Friday Evening Demo with Rob
Liberace: Figure in Motion ~ The Essence of Movement
We were not allowed to take photos
during Rob’s demo to protect the privacy of the model although I was able to
get some photos when the model was breaking and clothed.
Rob said
that he copies and records the anatomy as the pose will not stay static
He mixes
linseed oil and calcite (a medium) with the paint in the beginning. Gets into
the feeling of the pose, looks for landmarks and exaggerates some angles.
Keep your
strokes lively.
underpainting may remain as your shadow. 
Rob ‘gets in
it’ right away and breaks through lines so that they don’t look too gothic.
To practice
Rob does many pen and ink drawings, fast.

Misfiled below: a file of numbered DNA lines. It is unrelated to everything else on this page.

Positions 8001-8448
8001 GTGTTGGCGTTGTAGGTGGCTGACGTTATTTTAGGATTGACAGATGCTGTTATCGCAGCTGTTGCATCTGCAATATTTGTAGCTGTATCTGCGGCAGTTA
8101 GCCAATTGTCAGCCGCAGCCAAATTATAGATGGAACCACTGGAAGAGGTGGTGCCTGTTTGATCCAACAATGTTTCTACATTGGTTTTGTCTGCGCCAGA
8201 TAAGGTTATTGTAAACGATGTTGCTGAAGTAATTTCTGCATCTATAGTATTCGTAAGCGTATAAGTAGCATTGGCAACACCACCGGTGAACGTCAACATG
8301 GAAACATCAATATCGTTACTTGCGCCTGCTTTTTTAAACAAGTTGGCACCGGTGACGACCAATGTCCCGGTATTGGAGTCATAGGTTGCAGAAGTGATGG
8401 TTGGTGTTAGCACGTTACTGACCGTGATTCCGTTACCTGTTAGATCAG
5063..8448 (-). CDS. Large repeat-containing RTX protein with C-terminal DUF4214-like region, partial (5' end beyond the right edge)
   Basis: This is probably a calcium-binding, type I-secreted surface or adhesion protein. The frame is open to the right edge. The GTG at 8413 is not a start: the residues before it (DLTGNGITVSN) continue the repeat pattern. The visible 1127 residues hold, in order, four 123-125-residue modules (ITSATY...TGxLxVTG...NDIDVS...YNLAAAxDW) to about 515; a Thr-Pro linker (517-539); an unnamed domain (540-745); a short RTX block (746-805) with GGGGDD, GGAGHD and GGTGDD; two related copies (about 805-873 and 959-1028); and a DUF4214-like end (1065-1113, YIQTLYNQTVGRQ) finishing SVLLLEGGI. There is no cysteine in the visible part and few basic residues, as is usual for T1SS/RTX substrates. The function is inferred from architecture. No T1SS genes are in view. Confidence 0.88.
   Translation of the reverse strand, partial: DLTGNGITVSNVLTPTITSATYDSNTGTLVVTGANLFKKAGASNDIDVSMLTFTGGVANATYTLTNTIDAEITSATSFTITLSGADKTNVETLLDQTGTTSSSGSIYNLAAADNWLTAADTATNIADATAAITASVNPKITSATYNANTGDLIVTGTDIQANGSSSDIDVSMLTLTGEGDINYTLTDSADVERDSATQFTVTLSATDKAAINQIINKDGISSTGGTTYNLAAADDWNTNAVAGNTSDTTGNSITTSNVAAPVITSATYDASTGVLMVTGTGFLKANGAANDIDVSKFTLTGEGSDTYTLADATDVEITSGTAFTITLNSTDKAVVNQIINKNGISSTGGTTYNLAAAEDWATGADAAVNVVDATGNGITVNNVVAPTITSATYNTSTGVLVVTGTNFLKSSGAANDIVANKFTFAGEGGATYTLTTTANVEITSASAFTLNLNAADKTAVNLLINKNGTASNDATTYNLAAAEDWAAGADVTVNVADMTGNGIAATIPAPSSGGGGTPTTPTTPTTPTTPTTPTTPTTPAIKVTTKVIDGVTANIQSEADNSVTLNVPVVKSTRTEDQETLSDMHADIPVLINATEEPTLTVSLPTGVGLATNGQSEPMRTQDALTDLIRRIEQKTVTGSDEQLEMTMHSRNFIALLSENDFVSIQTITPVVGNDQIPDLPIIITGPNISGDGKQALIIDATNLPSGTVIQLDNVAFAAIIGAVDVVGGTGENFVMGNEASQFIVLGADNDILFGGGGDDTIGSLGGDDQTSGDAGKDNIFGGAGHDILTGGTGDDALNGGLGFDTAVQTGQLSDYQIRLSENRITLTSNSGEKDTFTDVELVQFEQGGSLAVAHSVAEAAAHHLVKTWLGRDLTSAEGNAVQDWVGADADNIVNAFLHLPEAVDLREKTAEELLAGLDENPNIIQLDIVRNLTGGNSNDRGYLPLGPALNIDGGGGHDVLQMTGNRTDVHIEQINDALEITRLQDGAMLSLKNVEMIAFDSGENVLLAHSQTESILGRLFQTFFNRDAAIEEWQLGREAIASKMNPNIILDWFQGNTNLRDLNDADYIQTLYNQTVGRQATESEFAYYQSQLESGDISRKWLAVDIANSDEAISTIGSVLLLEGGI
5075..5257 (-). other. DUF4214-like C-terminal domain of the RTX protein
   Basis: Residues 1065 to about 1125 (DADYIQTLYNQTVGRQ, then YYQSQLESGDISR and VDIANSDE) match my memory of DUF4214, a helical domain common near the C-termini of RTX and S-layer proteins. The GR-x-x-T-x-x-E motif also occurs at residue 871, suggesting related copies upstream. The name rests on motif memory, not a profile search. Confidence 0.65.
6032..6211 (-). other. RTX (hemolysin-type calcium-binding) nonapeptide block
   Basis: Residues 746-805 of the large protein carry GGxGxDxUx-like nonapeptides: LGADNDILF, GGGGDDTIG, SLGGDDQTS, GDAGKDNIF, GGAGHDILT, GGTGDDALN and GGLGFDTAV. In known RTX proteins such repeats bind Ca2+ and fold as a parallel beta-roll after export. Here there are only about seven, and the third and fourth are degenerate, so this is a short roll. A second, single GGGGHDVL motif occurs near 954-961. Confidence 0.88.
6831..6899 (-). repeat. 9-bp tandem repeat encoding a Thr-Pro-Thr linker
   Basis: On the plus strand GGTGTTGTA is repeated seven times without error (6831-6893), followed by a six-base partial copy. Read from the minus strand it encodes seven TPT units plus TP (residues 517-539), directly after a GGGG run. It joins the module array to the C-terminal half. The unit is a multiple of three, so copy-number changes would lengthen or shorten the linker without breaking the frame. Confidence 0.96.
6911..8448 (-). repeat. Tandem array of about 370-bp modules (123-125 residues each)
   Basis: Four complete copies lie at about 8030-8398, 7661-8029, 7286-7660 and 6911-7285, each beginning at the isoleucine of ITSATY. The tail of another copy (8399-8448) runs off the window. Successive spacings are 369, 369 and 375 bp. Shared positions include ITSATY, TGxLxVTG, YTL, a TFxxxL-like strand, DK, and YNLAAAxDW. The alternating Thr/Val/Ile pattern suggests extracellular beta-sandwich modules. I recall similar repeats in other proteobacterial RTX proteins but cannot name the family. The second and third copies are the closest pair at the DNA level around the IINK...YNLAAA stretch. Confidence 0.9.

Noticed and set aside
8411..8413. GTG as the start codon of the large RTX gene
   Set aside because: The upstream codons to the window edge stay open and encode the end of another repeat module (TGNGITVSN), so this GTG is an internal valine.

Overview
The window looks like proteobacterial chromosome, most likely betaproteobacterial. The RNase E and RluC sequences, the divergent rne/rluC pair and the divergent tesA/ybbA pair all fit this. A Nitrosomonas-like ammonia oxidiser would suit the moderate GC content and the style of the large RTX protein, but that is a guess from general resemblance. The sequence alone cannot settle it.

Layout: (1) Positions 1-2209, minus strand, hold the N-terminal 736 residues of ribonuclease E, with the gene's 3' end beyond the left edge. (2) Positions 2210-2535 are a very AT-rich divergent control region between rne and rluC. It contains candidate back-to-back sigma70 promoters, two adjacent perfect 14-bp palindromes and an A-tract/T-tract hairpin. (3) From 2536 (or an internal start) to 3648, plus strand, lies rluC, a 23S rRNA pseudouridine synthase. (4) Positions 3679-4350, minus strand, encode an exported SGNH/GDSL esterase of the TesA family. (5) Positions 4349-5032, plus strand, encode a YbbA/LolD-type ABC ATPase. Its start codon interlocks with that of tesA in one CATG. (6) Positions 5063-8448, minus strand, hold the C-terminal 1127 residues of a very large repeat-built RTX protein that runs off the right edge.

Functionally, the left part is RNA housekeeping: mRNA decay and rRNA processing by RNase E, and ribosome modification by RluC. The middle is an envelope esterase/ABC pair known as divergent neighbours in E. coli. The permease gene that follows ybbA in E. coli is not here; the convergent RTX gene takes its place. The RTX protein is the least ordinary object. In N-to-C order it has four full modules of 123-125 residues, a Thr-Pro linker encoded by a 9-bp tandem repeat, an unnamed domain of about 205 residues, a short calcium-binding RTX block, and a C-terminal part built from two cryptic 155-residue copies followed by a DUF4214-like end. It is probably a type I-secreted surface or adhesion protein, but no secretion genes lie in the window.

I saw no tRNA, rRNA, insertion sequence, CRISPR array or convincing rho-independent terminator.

That practice helps him develop a model.
Rob doesn’t
put a background in his figure paintings
During the demo
and more recently Rob is using Rublev paints made by Natural Pigments. This is
a lower chroma palette than his normal. They are the pigments of the Old
Masters using more minerals. Mixing yellow ochre, madder lake and Antigua green
earth he masses in the light.
He feels the
direction of the form placing brushstrokes in the direction of the muscles.
He uses
Daniel Smiths’ Sleeping Beauty Turquoise (no white added) to indicate cool
landmarks in the anatomy.
Where he
wants to model he uses no thick paint.
The ‘terminator’-
understand that edge where the last edge of light ends.
By knowing
the direction of the muscle and then painting against it you create form.
He puts the
paint down so that it ‘rolls’ into the paint already there-squiggle.
Where bones
come to the surface the shadows get firmer.
A little art history during the demo:
the Venetians knew how to treat an edge but didn’t care much about anatomy. The
Tuscans were the opposite. 
Rob uses
lateral movement across the highlight.